It was only the second morning on the el Camino, but I was up and out of the albergue at 6 am on August 28, 2014. Although during my trip planning I hadn’t expected to be walking in the dark, I had packed a headlamp and extra batteries in case of emergency—and now I was glad to have them as I walked for an hour in the dark, watching carefully to avoid missing the el Camino signs or stumbling on the uneven terrain.
The stars and constellations were magnificent as I looked above the dark unobstructed fields of the countryside. Soon a beautiful dawn greeted me, but since I was heading west I had to turn around to get the spectacular view.
I walked by fields planted with crops of corn and wheat, as well as cows and sheep grazing in pastures. I passed through the main streets of several ancient villages, made it to Zubiri by noon, and decided to keep going to Lorrasoaña.
It was a steep climb out of Zubiri and the path passed between two houses. I crossed a stream by stepping carefully on wobbly stones, then went on through farm lands and more villages—everything was so scenically beautiful! I also made a point of stopping to peek inside the Romanesque churches in the villages.
It was a very hot hour and half walk before I reached Lorrasoaña, where I took the photo at the top of this blog post. I signed in at the albergue, went about my routine of cleaning up after a long hike, then sat at an outside café for a diet coke and a snack to eat. I was welcomed into a group of walkers sitting at a table and soon friendships began to form. Later I would meet them for dinner at a restaurant and then go back to the albergue to sleep.
The albergues are strictly run: at 10 pm, the lights are switched off and all activity ceases. In the darkness of the morning, there are half a dozen early risers who quietly dress and leave before 6 am, when the lights go on at the albergue. I am one of these early risers, eager to start my day. Like a fireman prepared for a fire, I often lay awake waiting to get started, with my pack all set and my clothes laid out, ready to go.
It was on the third morning, after I had departed in the dark and gone about a kilometer along a road, when I realized that I had missed the last el Camino sign (it should have been by the side of a barn, leading to the path). I wasted what seemed like so much time hunting for the path. It was very frustrating. I like every day to go well and this was not a good start!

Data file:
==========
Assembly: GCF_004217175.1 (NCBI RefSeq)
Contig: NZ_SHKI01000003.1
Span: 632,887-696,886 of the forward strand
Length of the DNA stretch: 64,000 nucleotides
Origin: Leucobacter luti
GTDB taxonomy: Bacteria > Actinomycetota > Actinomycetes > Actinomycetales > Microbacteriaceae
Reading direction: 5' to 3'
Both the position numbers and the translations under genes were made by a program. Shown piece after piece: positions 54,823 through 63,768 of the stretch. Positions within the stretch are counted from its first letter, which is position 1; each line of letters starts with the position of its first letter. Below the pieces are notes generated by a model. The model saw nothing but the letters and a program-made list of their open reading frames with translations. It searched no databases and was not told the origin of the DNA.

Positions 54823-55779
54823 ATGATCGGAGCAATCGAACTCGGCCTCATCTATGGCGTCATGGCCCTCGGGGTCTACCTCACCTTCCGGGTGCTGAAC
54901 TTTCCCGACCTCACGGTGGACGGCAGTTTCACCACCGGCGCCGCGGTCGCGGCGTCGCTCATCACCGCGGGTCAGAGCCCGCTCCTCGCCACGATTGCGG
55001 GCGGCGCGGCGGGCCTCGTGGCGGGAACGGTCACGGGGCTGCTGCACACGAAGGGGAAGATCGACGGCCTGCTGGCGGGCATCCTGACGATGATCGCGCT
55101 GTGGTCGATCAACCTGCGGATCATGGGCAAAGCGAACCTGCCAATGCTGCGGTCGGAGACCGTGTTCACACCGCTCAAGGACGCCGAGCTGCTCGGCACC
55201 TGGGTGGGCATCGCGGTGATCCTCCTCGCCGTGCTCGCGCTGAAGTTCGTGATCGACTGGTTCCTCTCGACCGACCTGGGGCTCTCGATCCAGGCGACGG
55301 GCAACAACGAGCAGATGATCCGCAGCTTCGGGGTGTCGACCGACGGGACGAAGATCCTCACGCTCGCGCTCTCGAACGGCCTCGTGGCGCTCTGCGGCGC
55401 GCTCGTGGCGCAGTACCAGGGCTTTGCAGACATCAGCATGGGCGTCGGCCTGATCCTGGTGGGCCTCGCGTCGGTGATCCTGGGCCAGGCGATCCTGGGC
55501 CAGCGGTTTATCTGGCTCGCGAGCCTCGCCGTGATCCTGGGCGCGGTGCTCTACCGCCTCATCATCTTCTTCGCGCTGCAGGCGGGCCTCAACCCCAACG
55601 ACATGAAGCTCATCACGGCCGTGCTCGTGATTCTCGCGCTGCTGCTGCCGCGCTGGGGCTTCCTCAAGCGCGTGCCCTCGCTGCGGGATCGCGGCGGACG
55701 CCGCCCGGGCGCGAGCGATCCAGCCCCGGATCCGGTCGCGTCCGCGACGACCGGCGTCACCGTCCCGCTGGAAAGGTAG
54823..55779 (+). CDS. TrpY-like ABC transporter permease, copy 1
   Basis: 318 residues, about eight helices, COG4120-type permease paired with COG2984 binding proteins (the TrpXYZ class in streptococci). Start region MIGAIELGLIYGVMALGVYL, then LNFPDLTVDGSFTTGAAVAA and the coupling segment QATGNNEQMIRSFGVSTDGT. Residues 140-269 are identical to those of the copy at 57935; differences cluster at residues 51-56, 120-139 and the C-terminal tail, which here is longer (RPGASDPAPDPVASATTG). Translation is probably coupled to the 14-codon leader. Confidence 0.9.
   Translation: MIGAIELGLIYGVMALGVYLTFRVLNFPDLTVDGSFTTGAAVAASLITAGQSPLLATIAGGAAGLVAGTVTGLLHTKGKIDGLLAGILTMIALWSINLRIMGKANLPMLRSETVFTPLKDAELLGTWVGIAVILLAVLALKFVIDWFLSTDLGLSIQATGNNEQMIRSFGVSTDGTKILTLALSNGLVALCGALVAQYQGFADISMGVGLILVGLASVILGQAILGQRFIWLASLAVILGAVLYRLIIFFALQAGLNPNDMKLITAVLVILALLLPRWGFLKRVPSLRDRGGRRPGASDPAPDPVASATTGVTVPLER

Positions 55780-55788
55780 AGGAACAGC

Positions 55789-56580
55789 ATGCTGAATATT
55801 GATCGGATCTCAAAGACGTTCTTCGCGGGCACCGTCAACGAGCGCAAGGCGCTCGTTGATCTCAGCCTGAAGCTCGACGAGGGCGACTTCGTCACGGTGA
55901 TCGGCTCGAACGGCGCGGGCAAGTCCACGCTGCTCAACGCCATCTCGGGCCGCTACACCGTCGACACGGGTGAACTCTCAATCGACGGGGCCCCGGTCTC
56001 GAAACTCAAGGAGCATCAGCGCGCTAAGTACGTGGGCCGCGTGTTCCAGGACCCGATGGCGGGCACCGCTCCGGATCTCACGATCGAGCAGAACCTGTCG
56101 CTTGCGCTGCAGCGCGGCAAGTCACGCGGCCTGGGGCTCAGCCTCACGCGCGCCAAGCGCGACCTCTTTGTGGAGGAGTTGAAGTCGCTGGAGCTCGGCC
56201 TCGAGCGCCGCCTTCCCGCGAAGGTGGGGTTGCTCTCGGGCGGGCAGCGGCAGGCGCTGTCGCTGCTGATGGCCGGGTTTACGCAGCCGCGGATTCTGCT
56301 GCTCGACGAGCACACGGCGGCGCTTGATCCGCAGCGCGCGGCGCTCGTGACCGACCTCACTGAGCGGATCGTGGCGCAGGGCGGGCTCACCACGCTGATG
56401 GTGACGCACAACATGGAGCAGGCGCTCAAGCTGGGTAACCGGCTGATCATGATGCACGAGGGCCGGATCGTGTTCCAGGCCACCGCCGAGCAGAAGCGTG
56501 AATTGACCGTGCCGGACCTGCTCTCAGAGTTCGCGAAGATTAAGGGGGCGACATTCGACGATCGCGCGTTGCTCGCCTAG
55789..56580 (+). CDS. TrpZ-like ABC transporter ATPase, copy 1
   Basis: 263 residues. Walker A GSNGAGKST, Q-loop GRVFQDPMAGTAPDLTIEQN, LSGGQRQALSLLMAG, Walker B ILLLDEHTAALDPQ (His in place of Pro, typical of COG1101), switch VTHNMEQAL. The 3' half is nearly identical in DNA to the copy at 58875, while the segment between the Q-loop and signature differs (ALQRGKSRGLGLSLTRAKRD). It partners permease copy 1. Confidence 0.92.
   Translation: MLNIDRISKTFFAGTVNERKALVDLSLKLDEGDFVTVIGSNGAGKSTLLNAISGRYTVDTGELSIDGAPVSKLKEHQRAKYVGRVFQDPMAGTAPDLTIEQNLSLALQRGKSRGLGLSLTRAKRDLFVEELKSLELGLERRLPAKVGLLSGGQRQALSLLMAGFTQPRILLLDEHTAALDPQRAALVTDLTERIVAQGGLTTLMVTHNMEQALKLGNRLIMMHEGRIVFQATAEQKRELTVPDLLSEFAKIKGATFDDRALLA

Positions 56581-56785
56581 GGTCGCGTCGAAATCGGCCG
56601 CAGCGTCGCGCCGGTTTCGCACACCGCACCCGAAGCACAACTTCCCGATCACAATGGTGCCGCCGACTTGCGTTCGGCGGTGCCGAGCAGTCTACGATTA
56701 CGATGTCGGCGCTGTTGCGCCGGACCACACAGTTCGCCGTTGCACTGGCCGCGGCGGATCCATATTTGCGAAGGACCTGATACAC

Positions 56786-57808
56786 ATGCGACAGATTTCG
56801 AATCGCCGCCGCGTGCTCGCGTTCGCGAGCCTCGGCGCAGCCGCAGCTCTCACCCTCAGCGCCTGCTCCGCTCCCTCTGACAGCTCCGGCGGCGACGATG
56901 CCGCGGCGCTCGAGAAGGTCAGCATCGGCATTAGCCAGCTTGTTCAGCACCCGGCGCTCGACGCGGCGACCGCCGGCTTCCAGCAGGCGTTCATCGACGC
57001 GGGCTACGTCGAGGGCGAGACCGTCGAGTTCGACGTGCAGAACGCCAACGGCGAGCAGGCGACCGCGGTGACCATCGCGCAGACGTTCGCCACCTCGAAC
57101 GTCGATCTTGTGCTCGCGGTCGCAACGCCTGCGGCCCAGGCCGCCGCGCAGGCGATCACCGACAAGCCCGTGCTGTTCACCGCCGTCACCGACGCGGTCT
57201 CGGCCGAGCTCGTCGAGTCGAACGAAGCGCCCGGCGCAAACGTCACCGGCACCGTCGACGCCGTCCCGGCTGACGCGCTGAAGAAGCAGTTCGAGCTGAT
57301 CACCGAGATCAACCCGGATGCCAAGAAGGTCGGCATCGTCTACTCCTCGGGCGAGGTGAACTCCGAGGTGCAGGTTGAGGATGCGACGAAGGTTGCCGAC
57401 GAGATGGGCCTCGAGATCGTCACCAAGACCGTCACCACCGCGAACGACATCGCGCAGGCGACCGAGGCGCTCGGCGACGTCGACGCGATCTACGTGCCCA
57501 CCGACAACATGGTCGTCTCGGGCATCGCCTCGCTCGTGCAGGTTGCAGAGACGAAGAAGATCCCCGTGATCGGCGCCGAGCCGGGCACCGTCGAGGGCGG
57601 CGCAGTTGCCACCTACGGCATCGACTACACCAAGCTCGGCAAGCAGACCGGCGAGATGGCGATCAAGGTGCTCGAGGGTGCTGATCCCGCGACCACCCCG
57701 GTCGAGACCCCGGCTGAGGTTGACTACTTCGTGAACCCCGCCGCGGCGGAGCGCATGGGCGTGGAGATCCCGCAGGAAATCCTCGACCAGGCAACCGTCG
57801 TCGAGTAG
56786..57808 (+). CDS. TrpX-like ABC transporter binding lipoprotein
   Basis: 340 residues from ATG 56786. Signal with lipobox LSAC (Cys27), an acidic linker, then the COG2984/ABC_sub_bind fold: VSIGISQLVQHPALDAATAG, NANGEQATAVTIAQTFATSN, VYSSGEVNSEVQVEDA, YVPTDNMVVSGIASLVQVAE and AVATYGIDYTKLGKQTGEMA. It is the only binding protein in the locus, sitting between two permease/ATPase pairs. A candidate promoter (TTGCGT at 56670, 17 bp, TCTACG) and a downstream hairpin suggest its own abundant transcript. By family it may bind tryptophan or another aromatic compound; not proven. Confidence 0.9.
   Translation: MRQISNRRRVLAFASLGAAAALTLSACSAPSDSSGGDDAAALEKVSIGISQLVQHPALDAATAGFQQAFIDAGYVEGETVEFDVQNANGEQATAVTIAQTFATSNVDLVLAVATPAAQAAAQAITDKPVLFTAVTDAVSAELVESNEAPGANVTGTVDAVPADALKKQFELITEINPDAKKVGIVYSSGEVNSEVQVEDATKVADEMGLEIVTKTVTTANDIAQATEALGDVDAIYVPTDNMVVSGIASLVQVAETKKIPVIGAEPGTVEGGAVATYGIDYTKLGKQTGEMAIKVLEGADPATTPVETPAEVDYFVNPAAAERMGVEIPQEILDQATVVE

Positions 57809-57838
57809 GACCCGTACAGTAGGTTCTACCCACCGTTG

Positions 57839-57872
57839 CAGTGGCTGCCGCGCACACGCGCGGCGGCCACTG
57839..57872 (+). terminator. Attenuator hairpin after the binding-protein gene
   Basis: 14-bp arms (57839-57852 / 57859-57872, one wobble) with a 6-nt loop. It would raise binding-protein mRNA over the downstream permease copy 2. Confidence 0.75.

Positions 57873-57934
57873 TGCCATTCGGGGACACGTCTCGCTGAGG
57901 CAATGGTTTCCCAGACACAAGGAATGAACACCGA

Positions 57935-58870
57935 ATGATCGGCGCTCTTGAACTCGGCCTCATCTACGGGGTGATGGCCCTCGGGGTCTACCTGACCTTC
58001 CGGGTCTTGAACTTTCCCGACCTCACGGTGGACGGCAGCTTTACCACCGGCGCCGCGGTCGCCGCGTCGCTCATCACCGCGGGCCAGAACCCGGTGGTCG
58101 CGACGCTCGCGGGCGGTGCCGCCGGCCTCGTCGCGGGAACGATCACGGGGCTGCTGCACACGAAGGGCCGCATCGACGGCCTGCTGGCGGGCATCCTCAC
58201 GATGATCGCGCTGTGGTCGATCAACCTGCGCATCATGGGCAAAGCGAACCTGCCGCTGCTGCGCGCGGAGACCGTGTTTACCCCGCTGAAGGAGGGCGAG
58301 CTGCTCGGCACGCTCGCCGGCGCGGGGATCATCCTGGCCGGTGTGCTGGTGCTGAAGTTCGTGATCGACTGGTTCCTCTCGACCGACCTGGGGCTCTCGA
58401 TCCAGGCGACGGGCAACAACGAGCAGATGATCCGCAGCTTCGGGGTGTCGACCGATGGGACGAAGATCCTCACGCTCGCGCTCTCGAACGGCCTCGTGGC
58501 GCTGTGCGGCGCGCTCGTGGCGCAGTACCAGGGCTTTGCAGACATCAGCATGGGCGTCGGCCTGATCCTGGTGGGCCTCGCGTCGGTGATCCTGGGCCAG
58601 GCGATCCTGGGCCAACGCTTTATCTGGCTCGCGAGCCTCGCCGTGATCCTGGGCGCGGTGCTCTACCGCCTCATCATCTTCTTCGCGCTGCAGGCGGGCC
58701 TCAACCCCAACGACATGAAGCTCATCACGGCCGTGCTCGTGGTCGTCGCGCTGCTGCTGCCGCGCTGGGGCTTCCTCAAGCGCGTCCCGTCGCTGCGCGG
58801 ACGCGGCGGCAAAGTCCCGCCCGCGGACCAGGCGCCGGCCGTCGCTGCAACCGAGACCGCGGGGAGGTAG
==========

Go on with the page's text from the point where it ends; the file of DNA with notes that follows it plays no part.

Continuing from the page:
Each day a goal is set: how many kilometers to walk and how long it will take to get to a destination. In hiking there are the highs and lows of every day; soon something special happens and you forget the moments of aggravation. The hikers are so positive, helpful, and pleasant. They make my day! They appear out of nowhere, often during your most lonely moments, and your attitude changes.
After regaining the trail, I hiked a few more hours to Pamplona. As I approached, I took a long time to walk through the suburbs, past the casa de los conches (a house with scallop shells embedded all over the concrete walls) and across the Puente de Magdalena, and there, sitting at a long table, were some city officials greeting the pilgrims as we walked into their city. I was pleased at such pleasant hospitality.
I thanked the Pamplona officials for their kindness and walked on towards the city walls, where I saw the remains of a leper hospital just outside the massive walled city. I crossed the drawbridge, passed through the first town gate, headed through the ancient inner walls, and entered the second town gate leading to the heart of the old city. I went down the narrow streets famous for “the running of the bulls.” There is so much history everywhere: the city was founded by the Roman General Pompeius, destroyed by Charlemagne, and ruled by kings of Navarra. Near the Gothic cathedral is the Museo de Navarra, a magnificent historic former hospice filled with a wealth of information about Pamplona.
I walked from the old walled city through the streets and modern boulevards bustling with business. I stopped at an ATM for a transaction and walked three blocks before realizing that I had left my trekking poles leaning against the wall there. I ran, yes, ran with my pack all the way back. To my surprise and happiness the poles were still there!
At the time I was hiking with a senior woman from South Africa, who waited for me, and we walked on together. I hiked alone and with others each day. The Camino trail, with its unique albergue system, was unlike anything I had done before. I am a slow, steady hiker; I take few or no breaks, so I was assured of a bed when I arrived at my destination.
The best part of the el Camino was the unexpected surprises that happened on a daily basis. I was blessed with great weather and kind people.
(posted December 9, 2014)